• Curtis Da Silva

Sailing slices through another regatta

It's another early morning, 6am to be exact, as the RLS Sailing team prepares for a big regatta in the Bay Area. Cheerful banter fills the van, mixed with moments of nervousness and excitement. Not knowing whether today will be a perfect day for sailing, or another day with little or not enough wind, everyone is still eager for the opportunity. This certain level of unpredictability is what keeps everyone coming back excited for the next chance to set sail.

The sailing team members love the unpredictability of their sport, and find that the shared experience creates a real sense of team membership.

Carrying a rather large squad, the sailing team has a clear medley of experienced and inexperienced sailors. The beauty behind this is how the experienced sailors step into leadership roles. One in which senior captain Stevie Thomson has gladly embraced, “Captain-wise, what I appreciate about the role is that it’s much less authoritative and more organizational. But mostly I appreciate what I do because my goal is to make sure everyone is accounted for and listened to in order to have a positive experience each day and to feel like they’re growing and getting more sailing experience than they had the day before.” This leadership has allowed for maximum growth amongst the younger less experienced sailors.


Another interesting aspect of sailing is the opportunity to compete against each other while also being in very separate divisions. It is important that regardless of division or skill level, all the sailors participate in the same drills. Thomson weighs in on the importance of this, “Due to our unique practice schedule, I think my biggest expectation is that we all continue to push each other and prioritize growth on all levels.” Pushing each other every day leads to significant breakthroughs for many, as well as reinforcing leadership ideas for some.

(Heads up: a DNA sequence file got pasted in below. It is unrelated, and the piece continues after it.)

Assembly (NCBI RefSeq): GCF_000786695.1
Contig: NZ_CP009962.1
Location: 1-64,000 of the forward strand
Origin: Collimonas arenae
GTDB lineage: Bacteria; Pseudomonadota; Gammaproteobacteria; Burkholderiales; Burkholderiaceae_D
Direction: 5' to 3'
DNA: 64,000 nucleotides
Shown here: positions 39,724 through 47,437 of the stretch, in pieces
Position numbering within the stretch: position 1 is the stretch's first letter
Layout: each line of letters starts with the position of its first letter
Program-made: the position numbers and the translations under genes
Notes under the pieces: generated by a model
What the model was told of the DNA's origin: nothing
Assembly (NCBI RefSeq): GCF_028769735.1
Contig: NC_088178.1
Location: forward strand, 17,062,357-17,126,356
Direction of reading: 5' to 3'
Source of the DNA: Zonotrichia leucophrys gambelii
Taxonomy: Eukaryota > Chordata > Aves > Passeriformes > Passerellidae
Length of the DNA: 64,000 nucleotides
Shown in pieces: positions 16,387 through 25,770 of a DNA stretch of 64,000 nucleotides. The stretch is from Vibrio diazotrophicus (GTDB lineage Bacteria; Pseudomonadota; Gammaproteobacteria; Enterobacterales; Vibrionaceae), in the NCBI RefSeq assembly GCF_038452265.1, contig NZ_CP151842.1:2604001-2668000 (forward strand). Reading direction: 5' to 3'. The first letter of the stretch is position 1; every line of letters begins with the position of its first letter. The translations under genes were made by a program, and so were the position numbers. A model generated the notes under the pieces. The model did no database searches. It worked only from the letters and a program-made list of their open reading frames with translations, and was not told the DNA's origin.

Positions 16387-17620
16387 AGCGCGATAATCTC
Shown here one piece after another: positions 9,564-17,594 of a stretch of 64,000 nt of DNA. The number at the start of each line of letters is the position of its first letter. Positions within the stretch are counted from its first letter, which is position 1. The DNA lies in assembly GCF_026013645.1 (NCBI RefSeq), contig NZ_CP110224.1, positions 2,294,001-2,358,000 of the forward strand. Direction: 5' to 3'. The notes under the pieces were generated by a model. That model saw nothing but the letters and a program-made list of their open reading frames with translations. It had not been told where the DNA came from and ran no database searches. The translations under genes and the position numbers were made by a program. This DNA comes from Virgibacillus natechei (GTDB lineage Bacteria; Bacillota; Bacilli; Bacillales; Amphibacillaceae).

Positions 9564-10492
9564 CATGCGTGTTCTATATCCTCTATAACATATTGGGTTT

Unpredictability is a large part of sailing. Being able to know that on any given day the weather may not be ideal is a cherished skill. For the sailing squad, this could lead to long mornings, due to “delays” which means that there is not enough wind to compete. The silver lining of this is the further bonding the team can create from the extra down time.


The team’s first traveling regatta this season was in Richmond, which is notably infamous for very little wind. As the team waited for the wind to pick up, they tied the boats together to enjoy some time together, further demonstrating the beauty of the delays.


With so much changing day to day, the sailing team has learned about adaptability. It has been shown that sailing is much more than just competing, it is also about bonding as well as teamwork. While it can be said that sailing is very much an individual, or two person sport, the support that each member of the sailing team provides one another argues against this point. They have found large success throughout their fall season, placing high in almost all of the regattas they compete in. Not knowing what comes next, the sailing team is eager for the next change to set sail.


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